News & Politics

Spin Cycle: Biden's Chief of Staff Dodges CNN's Questions About the Developing Hostage Situation in Afghanistan

AP Photo/Jacquelyn Martin

White House Chief of Staff Ron Klain clearly still seeks to win news cycles and hopes the deadly Afghanistan fiasco — not to mention other issues causing his boss’ polls to crater — fades from the public view.

Sunday morning on CNN, Klain deftly avoided answering important questions.

Host Dana Bash asked, “More than 100 American citizens were left behind when the last military flight left Kabul earlier this week. What is their status right now?”

Klain quipped, “We’re in touch with all of them who we have identified on a regular basis. Obviously, we’re hopeful that, in the coming days, the Qataris will be able to resume air service out of Kabul. And, if they do, we’re obviously going to look to see if Americans can be part of those flights.”

He then peddled the myth that “we know many of them have family members. Many of them want to stay.”

It is actually more likely that those people staying are more afraid of leaving family members behind than actually desiring to remain.

Klain did not say if any Americans have been liberated from Afghanistan in the past week.

On Special Immigrant Visas, Bash said, “The question is whether or not you’re hearing what we believe are credible reports about the Taliban systematically hunting them down, and killing them. Have you heard about that, and what is the administration doing about it? “

Related: Ben Sasse Rips Biden for Refusing to Discuss Afghanistan

Klain claimed, “We’re in close communication with our sources and our contacts in Afghanistan to try to get those SIVs out, to get them out safely. I know that some are coming out by land. We are again, continuing to work on efforts to get them out by air as well.”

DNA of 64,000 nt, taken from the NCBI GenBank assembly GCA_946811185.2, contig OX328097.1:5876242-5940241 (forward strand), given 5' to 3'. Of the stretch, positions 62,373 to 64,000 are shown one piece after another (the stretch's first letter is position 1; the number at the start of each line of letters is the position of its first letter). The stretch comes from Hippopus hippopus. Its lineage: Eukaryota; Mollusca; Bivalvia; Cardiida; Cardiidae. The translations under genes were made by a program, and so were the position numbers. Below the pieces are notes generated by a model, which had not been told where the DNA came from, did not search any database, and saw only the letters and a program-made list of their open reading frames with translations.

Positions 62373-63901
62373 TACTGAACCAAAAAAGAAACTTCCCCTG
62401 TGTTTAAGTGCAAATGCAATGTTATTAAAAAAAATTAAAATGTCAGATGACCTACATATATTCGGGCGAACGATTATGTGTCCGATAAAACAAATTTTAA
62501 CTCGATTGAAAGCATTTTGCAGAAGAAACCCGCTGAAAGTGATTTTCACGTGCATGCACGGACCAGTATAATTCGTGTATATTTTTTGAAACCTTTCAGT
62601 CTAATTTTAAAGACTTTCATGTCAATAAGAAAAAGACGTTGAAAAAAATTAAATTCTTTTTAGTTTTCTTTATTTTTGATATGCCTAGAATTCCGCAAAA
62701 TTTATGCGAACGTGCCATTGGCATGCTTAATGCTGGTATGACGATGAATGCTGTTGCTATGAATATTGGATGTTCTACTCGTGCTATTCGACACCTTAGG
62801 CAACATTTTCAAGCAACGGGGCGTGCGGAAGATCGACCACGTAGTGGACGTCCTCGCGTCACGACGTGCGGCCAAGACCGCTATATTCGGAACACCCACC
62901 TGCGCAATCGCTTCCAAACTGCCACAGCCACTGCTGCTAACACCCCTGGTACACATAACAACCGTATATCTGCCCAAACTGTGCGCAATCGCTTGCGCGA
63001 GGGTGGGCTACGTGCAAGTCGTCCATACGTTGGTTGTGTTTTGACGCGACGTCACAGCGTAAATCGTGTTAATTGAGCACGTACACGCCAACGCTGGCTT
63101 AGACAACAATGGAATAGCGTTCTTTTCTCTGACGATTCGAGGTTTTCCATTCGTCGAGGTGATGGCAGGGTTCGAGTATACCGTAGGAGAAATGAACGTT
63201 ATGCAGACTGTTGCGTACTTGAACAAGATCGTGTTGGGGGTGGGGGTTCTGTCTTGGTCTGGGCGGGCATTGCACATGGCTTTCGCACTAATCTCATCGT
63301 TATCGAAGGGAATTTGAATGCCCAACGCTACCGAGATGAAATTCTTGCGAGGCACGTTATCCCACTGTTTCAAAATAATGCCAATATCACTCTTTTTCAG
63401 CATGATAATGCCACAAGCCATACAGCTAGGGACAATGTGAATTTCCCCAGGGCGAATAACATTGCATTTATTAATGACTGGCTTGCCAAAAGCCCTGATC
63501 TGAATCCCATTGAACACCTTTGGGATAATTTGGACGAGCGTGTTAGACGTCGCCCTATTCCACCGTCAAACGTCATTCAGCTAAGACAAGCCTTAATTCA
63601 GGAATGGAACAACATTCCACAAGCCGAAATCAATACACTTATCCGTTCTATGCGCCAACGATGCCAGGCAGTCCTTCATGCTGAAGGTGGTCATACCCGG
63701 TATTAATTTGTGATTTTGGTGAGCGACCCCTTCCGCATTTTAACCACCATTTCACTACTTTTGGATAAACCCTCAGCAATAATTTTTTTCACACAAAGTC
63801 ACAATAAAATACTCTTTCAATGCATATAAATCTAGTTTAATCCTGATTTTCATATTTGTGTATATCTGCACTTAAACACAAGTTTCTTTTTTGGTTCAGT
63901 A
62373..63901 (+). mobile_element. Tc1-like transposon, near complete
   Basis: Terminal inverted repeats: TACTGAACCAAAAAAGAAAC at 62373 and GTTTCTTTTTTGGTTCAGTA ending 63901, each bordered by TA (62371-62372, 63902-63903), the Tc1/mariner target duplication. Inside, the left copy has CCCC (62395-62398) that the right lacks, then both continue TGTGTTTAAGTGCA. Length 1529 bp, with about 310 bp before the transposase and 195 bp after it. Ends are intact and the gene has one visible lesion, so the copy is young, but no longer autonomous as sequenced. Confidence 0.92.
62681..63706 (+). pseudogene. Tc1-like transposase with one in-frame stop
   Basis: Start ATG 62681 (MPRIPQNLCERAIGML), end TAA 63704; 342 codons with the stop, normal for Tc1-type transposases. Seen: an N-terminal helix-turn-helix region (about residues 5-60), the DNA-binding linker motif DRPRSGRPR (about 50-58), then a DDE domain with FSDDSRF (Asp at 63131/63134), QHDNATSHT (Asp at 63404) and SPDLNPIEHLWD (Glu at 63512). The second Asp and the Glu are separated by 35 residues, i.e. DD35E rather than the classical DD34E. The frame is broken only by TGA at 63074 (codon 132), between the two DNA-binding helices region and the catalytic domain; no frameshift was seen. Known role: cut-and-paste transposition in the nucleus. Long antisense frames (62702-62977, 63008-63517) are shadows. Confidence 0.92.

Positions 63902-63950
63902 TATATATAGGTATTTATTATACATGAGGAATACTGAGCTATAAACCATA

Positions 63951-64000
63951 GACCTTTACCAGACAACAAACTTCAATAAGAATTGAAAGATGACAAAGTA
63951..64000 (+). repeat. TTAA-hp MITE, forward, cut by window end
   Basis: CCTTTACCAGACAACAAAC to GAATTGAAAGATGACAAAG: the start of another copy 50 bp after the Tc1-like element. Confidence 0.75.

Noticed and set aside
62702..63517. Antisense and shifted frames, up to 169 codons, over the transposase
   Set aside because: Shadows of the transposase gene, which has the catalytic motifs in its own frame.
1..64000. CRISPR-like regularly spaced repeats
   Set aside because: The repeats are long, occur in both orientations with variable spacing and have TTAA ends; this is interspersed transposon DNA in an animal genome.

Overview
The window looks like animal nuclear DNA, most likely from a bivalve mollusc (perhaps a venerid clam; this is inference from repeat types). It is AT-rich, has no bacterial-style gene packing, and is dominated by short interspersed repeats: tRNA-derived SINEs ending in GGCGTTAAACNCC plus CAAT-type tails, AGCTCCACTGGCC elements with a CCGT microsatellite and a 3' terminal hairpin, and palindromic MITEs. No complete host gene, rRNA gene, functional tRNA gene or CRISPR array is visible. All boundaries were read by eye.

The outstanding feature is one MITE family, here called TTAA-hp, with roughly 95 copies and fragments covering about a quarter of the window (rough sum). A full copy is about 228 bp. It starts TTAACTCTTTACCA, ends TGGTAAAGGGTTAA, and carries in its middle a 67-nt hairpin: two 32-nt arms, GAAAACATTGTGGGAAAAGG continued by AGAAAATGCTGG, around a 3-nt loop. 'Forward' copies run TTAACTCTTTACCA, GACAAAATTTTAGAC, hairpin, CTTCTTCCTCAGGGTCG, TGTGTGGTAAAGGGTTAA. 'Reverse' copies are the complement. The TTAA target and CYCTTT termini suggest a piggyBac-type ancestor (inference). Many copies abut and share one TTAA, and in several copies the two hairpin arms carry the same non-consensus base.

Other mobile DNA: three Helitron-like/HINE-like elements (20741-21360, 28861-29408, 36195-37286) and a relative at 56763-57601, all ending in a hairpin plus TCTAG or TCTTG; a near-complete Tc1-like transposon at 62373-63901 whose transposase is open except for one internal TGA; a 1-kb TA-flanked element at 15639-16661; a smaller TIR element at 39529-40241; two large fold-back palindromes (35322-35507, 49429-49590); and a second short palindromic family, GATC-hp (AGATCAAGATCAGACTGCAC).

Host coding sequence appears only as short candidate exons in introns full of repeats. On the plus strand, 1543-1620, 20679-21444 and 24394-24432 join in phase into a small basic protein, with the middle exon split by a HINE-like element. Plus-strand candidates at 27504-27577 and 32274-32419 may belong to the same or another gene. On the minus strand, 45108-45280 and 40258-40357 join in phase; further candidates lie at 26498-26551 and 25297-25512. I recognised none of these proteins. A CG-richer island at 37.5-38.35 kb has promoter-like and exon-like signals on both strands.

He then returned to his talking points, boasting that “we launched a historic airlift that brought 124,000 people out of Afghanistan, American citizens, legal permanent residents of this country, residents of other countries, and a lot of Afghan nationals. And we are going to get those people to safety. We’re ultimately going to resettle them.”

Meanwhile, the Taliban is using family members of Afghan refugees in the U.S. as hostages and, as Rep. Michael McCaul, top Republican on the House Foreign Relations Committee, said Sunday, blocking members from leaving, essentially creating a hostage situation.

“Because this administration ignored the warnings of the intelligence community assessments, overrode the top generals, we find ourselves in this very precarious, dangerous situation where the Taliban is now dictating terms to us, where they are dictating the terms of our exit strategy, dictating whether Americans can leave are not or the interpreters,” McCaul told Chris Wallace. “I warned the administration for months to get the Americans out, but also establish this ISR capability, which we have none now. Now we’re left in this very desperate situation, a very bad foreign policy of having to negotiate with the Taliban, which I was always skeptical of having to do.”